Melt down in thirty minutes’ time, that’s what his mother would do if she didn’t get her ‘anti-anxiety meds.’ The traffic lights turned red. Damn! Joshua waited, his foot slipping forward on the clutch. To his right, he noticed a small pub with a thatched roof. Why had he never been in there? The Coach and Tiger. Hmm, unusual name!
Put it in neutral, get your foot comfortable, he thought. He applied the handbrake. Sooner than expected, the light turned green and the one solitary car in front, a dirty white Honda Civic with a nodding dog on the back shelf, sped off. Maybe he/she was a racing driver in their spare time? In Joshua’s haste to get going he forgot to take the handbrake off and the engine stalled. The car behind hooted. Fuck it!
He looked in the mirror to see the driver, a bulky thirty-something male, looking belligerent. Joshua felt himself sweating. He tried the engine again. Thank God! The car started forward and he turned left, glad to see that the individual behind carried straight over the junction, doubtless cursing him as he did so.
That was the story of his life, he thought. So many false starts. Every time things were looking up – job, girlfriend, health, money – something would go wrong and it’d all come crashing down. Now, having moved to rural Shropshire, hoping for a new beginning, he’d become a servant to his nagging old mother.
He pulled out of town, accelerating, so that he sailed past the signs indicating the end of the speed restriction at sixty miles an hour. The stretch of road was clear so he kept his foot down until he was doing eighty, guiltily noticing a red sign on the left with the number of people killed on Shropshire’s dangerous single carriage roads so far that year – 79. Well, if they would drive like maniacs. Then he supposed that a good number of those killed were by the maniacs. You could never account for that. You’d be driving along, minding your own business when a car coming the other way decides to overtake a tractor on a bend, and BANG, that was the end.
He signalled left, changed into second gear and took the turn, imagining his driving instructor, Natalie’s, sexy voice. “Engine braking, nicely done.” He smiled at the recollection.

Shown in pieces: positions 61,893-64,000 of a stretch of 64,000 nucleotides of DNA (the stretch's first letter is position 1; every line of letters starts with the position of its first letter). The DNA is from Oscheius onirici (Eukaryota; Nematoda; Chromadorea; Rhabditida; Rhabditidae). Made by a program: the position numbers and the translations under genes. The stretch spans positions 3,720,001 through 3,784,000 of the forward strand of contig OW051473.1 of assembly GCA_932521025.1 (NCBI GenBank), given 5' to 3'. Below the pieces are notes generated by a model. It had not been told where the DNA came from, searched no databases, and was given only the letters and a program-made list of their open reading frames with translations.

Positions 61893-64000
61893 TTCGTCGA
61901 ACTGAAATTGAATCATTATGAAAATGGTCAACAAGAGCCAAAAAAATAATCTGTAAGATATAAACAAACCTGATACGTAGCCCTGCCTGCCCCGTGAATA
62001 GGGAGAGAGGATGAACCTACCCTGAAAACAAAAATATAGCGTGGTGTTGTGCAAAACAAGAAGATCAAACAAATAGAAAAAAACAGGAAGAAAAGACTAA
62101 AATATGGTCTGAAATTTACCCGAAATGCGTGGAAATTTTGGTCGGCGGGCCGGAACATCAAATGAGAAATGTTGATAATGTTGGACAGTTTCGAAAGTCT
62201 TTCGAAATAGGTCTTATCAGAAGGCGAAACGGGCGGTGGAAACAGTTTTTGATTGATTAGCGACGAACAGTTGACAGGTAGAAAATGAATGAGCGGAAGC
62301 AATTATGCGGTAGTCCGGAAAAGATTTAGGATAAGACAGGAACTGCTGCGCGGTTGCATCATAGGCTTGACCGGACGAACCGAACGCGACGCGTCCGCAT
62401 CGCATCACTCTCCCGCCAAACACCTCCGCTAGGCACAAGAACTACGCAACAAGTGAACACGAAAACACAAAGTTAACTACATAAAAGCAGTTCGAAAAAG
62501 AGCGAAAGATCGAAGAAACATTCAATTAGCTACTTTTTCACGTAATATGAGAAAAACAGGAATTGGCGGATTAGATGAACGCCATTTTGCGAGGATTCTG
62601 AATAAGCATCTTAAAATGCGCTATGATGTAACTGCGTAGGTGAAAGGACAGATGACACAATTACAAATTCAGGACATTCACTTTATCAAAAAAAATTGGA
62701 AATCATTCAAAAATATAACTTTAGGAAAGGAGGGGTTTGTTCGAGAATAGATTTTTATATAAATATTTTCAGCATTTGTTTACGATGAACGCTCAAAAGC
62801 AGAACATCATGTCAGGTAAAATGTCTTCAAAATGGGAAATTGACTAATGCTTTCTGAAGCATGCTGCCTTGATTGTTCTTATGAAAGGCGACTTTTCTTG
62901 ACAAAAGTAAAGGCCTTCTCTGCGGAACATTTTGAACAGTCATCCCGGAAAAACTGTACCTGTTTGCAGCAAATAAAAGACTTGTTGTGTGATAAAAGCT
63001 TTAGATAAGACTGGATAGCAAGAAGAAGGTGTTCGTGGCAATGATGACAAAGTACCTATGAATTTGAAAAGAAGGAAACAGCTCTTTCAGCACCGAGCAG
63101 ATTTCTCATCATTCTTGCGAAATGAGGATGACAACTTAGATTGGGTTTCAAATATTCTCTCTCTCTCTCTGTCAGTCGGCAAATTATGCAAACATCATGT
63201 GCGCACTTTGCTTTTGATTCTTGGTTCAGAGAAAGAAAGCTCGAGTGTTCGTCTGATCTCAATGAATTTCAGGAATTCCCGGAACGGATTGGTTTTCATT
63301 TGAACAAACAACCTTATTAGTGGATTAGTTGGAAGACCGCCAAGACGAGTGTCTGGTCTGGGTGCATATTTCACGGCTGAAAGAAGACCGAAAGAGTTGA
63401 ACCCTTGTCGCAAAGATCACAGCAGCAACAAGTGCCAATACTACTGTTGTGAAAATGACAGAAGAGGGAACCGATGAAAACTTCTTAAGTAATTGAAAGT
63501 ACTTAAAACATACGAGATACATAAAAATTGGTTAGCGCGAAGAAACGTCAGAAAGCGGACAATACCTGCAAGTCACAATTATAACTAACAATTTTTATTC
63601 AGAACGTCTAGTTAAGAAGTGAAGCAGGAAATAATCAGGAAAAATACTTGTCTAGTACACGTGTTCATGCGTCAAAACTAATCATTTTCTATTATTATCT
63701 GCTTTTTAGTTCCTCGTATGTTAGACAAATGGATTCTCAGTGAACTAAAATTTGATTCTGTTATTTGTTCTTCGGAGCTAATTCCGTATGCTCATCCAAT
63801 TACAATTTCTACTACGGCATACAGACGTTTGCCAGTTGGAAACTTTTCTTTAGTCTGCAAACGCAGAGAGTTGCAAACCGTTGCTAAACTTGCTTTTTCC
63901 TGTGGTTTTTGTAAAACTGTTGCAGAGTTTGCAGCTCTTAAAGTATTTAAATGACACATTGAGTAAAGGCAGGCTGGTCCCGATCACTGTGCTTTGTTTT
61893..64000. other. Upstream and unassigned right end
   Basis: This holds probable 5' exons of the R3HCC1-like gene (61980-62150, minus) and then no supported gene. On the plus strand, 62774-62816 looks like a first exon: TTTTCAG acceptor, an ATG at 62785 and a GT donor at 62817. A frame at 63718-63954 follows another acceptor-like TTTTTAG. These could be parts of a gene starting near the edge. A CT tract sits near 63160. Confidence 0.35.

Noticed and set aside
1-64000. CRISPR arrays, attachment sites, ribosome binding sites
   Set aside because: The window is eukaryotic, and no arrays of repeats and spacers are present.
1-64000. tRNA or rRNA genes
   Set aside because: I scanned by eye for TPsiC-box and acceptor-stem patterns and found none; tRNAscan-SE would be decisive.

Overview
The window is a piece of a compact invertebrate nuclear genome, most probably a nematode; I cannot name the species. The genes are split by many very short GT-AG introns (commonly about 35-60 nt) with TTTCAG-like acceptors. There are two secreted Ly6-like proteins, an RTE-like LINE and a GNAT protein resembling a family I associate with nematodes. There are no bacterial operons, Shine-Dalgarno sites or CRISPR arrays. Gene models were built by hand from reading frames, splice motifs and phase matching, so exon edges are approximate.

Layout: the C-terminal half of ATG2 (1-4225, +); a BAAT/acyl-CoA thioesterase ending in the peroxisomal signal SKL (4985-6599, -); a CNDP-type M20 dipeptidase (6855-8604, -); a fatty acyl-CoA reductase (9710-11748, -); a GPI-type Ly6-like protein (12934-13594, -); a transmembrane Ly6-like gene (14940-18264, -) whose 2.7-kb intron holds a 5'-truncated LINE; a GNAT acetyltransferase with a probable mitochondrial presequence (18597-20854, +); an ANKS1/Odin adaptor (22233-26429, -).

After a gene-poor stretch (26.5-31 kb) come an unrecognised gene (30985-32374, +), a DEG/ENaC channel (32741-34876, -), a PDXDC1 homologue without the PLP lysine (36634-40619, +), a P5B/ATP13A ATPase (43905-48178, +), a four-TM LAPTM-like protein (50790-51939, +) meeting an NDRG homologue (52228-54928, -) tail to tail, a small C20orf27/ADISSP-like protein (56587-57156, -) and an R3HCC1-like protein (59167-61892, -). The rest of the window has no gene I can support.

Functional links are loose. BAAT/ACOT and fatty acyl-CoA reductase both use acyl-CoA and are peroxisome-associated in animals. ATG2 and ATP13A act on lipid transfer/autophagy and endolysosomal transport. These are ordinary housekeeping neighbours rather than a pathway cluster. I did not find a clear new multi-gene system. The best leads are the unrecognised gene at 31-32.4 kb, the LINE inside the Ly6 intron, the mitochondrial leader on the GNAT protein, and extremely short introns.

Twenty minutes to go. He’d be back in under ten. No need for the old bag to blow a fuse! The road became rural, narrow and winding. Now he turned a bend to find a horse box stopped ahead. There was no visibility past it at all. Unbelievable!
He sat fuming. Suddenly his mobile phone rang. He looked at the number. Mother! Let her leave a message!
It was her fault for mixing up the dates. “Those idiots at the doctors don’t know what they’re doing, losing my prescription. I posted it through the letter box on Sunday. Two working days, they say. It should have been ready by Tuesday!”
He’d pointed out it was two clear working days, therefore Wednesday, but had been given short shrift. Her medications had been out of stock at the doctor’s dispensary, so he’d been dispatched post-haste to the branch in town to get them. She was bad enough with them, Heaven help him if she ran out!
Fifteen minutes to go. He got out and walked past the horse box to a white Subaru Forester SUV. A woman was seated in it, staring blankly through the windscreen. Joshua recognised her. Helen. Helen Robinson. He played pool with her husband Trevor.
He rapped on the window and she sat up, as if waking from a trance. She wound the window down. A song was playing quietly on the radio – Evergreen. “Josh, I’m so sorry. I had one of my … er, turns. I’m not really fit to drive. Trev’s away at a conference and I didn’t know what to do.” She sounded tearful.
“Look, show me how to drive this thing. I’ll pull my car off the road, run you home and walk back, it’s not far.”
Helen’s smile lit up her face. She put a hand on his arm. “Josh, that’s so kind of you.”
Joshua remembered a time, not too long ago, when he’d had no money for his asthma prescriptions. The days had gone past and the wheezing and coughing had grown worse. His mother had doubtless noticed, but having no compassion for neither human nor animal alike, hadn’t offered to help. Finally, as she was about to go on holiday, he’d ‘given in,’ and asked, almost pleaded with her to get his medicine for him.
Reluctantly, she’d agreed but had dillied and dallied until it was the doctors’ lunchtime, then had deliberately taken as long as possible once they’d reopened, before finally going in the late afternoon, appearing to enjoy seeing him suffer in the meantime. ‘Punishing’ him for being short of funds, he’d surmised.
Well, ‘payback time!’ thought Joshua. ‘Let her melt down.’ Hopefully she’d melt right through the floor and come out in China!
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